MEDICAL GEOGRAPHY 1966 Moscow 1968


Moscow 1968


Compiled by: D. V. Borisevich Doctor of Geographical Sciences

O. V. Vitkovsky Candidate of Geographical Sciences

S. A. Gavrilova Candidate of Geographical Sciences

N. K. Deparma Candidate of Biological Sciences

A. D. Lebedev Candidate of Biological Sciences

K. S. Losev Candidate of Geographical Sciences

A. A. Nasimovich Doctor of Geographical Sciences

I. I. Parkhomenko Candidate of Geographical Sciences

V. A. Polushkin Candidate of Geographical Sciences

Z. G. Ryabtseva Candidate of Geographical Sciences

A. A. Tolokonikova Candidate of Geographical Sciences

Academic Secretary: T. V. Galtseva Candidate of Geographical 

Editor in Chief: Y. V . Medvedkov Master of Geographical Sciences


(A medical-geographical study of an ancient disease)

A.Y. Lysenko, I.N. Semashko

“A clearly described nosogeography is only half of the

issue. The other half is the causal nosogeography and

the understanding of the causes of the natural habitats

of the agents of the disease”.

V.N. Beklemishev, 1959.

1. Introduction

2. Dynamics of the spread of malaria during its original development

2.1. The initial nosoarea

2.2. The formation of the nosoarea

2.2.1. Stages of the formation of the nosoarea

2.2.2. The formation of the distribution areas of the individual types of malaria agent. Distribution area of P. vivax Distribution area of P. falciparum Particularities of the distribution area of P. ovale

2.3 External borders of the nosoarea

2.3.1 Distribution area of Anopheles Distribution area of Anopheles mosquitoes and conditioning factors Distribution area of strains of Anopheles known to be vectors

2.3.2. Temperature limits on parasite development

2.3.3. Economic activity of the population and migration

2.3.4. The furthest boundaries of the nosoarea

3. Structure of the malaria distribution area during its peak period

3.1. Defi nition of nosoarea structure

3.2. Principles of the subdivision of malariogenic territories

3.2.1. Malariological zoning using climatic indicators

3.2.2. Malariological zoning using the principle of zoogeography

3.2.3. Malariological zoning and typological mapping using the principle of landscape

3.2.4. Developing typological malarial maps according to epidemic levels

3.3. Compiling a map of the “structure of the worldwide malaria distribution area based on primary endemic levels”

3.3.1. Basic requirements of the map of the “structure of the worldwide malaria distribution area according to initial endemic levels”

3.3.2. Analysis of the map of the “structure of the worldwide malaria distribution area according to initial endemic levels”

4. Dynamics of the distribution area following the beginning of mass anti-malaria activities

4.1. Spontaneous regression period

4.2. Dynamics of the nosoarea during the organised fi ght against and eradication of malaria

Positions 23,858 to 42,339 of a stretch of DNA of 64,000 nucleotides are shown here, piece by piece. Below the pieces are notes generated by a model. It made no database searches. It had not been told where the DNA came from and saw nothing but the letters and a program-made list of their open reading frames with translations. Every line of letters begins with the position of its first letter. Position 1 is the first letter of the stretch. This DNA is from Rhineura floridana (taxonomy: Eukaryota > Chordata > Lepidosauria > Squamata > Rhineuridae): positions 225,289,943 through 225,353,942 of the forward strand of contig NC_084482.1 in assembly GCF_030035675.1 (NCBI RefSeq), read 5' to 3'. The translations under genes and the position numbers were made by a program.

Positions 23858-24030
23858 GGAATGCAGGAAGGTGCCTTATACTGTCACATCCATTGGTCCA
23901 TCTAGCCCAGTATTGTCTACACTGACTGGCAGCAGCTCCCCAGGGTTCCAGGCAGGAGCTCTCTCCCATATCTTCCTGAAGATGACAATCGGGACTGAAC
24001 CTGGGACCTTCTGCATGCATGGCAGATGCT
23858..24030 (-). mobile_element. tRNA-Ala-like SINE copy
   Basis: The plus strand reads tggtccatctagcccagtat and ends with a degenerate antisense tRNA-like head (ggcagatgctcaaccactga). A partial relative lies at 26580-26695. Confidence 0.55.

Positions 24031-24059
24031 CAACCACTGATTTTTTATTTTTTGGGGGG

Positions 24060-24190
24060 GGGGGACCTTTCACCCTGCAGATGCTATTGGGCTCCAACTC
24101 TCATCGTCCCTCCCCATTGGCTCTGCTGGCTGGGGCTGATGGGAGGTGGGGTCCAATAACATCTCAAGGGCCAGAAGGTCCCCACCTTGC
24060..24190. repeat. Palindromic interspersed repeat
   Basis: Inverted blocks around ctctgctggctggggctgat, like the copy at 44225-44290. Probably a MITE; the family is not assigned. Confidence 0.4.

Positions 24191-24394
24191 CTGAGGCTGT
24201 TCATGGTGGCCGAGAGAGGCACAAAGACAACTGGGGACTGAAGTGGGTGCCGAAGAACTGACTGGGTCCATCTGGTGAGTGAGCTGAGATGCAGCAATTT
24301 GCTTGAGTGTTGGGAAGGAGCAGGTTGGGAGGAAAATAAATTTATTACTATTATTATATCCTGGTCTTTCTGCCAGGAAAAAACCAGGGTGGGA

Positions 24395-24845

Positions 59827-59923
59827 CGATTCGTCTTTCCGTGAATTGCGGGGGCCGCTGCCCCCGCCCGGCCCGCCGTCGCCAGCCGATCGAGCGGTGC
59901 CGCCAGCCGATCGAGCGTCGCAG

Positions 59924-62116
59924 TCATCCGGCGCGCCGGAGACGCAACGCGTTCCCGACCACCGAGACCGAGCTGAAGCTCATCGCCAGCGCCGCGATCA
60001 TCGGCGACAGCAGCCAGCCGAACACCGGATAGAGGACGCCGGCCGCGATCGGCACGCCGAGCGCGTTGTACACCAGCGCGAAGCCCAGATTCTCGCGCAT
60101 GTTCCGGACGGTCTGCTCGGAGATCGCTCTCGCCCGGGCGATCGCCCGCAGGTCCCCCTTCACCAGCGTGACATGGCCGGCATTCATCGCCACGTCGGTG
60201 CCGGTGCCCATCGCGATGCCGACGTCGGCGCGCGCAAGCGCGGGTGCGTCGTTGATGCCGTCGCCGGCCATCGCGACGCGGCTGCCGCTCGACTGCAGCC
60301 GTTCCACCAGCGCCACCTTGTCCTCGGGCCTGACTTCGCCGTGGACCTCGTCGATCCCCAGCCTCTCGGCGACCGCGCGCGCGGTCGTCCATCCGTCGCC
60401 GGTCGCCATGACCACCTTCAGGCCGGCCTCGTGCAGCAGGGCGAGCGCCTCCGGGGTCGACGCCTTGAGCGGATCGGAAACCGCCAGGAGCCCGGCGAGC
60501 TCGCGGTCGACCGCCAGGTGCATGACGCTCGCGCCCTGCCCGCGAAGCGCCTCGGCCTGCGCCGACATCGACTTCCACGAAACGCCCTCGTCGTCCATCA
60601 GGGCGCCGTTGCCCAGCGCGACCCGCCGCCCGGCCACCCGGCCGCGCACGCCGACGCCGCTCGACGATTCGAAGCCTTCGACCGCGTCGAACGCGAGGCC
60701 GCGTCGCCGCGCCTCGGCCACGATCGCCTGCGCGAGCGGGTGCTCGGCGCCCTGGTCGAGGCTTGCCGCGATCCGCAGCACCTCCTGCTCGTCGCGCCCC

5. Structure of the contemporary malaria distribution area

5.1. Methods of evaluating risk of malaria infection

5.2. Compiling the map of the structure of the contemporary malaria distribution area according to risk of infection

5.2.1. Evaluation of the status of malaria eradication programmes across the world

5.2.2. European countries 

5.2.3. Asian countries

5.2.4. African countries

5.2.5. American countries

5.2.6. Characteristics and analysis of the map of the structure of the contemporary malaria distribution area according to risk of infection

6. Conclusion



   The worldwide malaria distribution area has been studied in detail. The origin of malaria as a human disease and the formation of its initial and fi lial distribution areas are discussed. New data on the links between malaria and abnormal haemoglobins have been studied, in order to understand the genesis of the malaria distribution area. The dynamics of the initial nosoarea with and without the use of organized anti-malaria measures have been studied. An analysis has been carried out into the main factors defi ning the contemporary nosoarea. The precise spread of species of Anopheles that are proven vectors has been compared with a list of all species across the world. The particularities of the species distribution areas of the malaria parasite have been considered. A map has been compiled, showing the spread of the main groups of P. vivax strains, the distribution area of P. ovale has been marked out for the fi rst time, and an analysis has been carried out into the factors which could explain its unique nature. The task of studying the structure of a nosoarea is defi ned using the example of malaria. This includes the division of the nosoarea into regions of stable and unstable epidemics; the subdivision of the territory of endemic malaria into parts with similar levels of infection among the population; the subdivision of the general malaria distribution area into species distribution areas and the isolation of regions occupied by subspecies and groups of parasite strains; and the isolation of regions with similar seasonal malaria occurrences. The residual nosoarea should be subdivided into parts that have a similar risk of infection for non-immune persons (in particular new arrivals) and the probability of malaria reoccurring in territories from which it had previously disappeared in the event of sources of the infection being imported. The fi rst maps have been introduced that show the worldwide malaria distribution area according to initial endemic level and risk of infection (valid for the end of 1965). The discussion of the formation and structure of the worldwide malaria distribution area facilitates a deeper understanding of the very specifi c epidemiology of the disease and allows for the planning of activities for malaria prevention in formerly infected territories

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